PEREZ: Right, there's nothing in this -- in these 56 pages that relate to the President of the United States.

All of this has to do with Hunter Biden, who was struggling with substance abuse. He has said himself that he was addicted to drugs, during this period, he was not paying attention to his personal affairs, obviously, had a very personal, very messy personal life, as detailed in these documents.

And none of this, though, goes to any of the allegations that Republicans have been making, that there was some kind of deal, between Hunter Biden, paying money that he was getting, from his business deals, overseas, to the President or, to the then-Vice President, and now the President of the United States, his father, right? There's nothing in here on that.

Of course, hey, Kaitlan, you and I know, this is not going to satisfy Republicans, who still have a lot of questions. And if you, of course, know, they have subpoenaed Hunter Biden, to appear, next week, here in Washington.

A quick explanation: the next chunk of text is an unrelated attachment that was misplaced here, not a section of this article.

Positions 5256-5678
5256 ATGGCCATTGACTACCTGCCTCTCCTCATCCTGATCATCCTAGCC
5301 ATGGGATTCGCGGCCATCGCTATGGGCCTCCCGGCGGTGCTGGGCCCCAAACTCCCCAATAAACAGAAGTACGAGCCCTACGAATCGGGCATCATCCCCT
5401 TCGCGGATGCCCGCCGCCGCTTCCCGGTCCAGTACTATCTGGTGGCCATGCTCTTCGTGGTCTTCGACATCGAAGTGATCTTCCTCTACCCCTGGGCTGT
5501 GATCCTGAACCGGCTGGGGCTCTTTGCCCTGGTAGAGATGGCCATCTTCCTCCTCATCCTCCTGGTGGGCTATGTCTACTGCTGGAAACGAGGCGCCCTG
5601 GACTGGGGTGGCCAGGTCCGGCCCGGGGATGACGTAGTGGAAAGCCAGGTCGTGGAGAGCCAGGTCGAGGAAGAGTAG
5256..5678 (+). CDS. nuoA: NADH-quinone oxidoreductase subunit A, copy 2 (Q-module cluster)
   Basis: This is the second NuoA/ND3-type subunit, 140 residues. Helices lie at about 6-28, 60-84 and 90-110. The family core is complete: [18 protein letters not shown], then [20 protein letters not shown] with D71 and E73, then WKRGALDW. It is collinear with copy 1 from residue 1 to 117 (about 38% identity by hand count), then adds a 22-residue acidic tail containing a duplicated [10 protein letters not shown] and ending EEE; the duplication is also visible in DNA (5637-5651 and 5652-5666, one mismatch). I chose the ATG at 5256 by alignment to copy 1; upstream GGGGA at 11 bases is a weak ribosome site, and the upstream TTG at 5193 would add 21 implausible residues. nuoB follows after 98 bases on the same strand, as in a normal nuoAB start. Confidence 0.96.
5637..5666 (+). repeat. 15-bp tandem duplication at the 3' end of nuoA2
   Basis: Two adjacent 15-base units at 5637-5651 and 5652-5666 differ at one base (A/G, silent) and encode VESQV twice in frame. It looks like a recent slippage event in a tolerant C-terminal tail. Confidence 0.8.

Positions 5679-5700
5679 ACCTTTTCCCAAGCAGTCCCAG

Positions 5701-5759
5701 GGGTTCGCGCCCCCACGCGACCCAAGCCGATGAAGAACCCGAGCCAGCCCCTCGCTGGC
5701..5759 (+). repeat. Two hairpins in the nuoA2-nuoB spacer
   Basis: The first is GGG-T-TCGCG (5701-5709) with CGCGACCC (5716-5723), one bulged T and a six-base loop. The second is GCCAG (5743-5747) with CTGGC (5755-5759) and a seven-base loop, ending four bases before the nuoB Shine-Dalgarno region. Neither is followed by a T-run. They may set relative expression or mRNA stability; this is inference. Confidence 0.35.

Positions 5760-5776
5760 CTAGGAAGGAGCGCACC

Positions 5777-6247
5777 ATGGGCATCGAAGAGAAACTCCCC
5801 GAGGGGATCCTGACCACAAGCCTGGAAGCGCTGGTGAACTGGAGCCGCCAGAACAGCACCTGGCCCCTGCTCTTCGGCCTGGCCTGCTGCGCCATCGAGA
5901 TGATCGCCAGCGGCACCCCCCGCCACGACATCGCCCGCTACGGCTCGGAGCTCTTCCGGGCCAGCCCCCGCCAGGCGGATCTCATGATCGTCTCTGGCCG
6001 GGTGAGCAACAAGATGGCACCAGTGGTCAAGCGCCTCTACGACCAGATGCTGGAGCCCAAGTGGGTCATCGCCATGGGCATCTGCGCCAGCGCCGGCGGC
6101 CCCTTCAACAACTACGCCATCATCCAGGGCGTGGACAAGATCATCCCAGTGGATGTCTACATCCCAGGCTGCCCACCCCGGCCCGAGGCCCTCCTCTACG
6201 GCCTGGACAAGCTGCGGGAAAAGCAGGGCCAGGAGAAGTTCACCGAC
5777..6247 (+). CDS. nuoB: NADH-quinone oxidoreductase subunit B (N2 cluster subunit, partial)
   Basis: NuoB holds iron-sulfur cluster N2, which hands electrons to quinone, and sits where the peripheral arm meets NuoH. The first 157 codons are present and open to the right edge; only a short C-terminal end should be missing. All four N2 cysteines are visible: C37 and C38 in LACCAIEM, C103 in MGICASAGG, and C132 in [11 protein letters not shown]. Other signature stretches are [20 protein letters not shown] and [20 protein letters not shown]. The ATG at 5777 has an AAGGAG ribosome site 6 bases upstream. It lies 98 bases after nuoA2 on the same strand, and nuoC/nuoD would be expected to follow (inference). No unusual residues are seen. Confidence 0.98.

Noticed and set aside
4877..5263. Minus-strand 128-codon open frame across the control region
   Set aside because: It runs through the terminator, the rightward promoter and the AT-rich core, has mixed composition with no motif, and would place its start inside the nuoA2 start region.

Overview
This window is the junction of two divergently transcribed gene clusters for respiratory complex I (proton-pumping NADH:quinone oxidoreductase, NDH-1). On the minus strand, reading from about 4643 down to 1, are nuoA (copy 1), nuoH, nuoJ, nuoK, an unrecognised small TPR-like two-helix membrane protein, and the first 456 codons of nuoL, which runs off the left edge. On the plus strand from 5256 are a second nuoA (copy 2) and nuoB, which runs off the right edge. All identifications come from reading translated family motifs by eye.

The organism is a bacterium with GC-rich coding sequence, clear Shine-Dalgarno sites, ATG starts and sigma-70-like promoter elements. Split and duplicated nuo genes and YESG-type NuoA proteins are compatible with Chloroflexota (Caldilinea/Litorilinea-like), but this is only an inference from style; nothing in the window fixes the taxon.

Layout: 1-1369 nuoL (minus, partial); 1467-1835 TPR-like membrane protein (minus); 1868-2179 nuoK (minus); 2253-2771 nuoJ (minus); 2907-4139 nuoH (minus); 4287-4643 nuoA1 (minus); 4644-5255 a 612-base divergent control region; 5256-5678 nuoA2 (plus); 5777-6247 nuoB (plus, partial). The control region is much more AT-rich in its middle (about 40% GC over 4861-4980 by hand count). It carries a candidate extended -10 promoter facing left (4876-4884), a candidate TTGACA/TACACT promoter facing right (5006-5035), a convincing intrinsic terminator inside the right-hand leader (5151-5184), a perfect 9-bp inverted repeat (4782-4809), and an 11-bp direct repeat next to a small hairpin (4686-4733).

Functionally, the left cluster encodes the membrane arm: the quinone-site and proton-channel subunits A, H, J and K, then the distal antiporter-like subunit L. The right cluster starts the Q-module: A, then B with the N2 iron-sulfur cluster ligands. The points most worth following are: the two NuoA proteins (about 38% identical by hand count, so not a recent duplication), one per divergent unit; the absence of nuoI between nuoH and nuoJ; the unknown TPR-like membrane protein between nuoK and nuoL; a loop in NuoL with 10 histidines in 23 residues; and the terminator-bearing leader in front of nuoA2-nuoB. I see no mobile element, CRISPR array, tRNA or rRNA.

Hunter Biden has said he will appear, but only if he gets to testify publicly. They're asking for a behind-the-scenes deposition. So, there's a bit of a standoff over how that might go forward, in the next few days, Kaitlan.

COLLINS: We'll continue to track that.

Evan Perez, great reporting, thank you for that.

And for more on breaking down what's in this indictment, CNN's -- former federal prosecutor, and CNN Senior Legal Analyst, Elie Honig, is here.

And Elie, I mean, this is just remarkable to think that the President's son could be on trial, next year, for two separate matters--


COLLINS: --as his dad is running for reelection.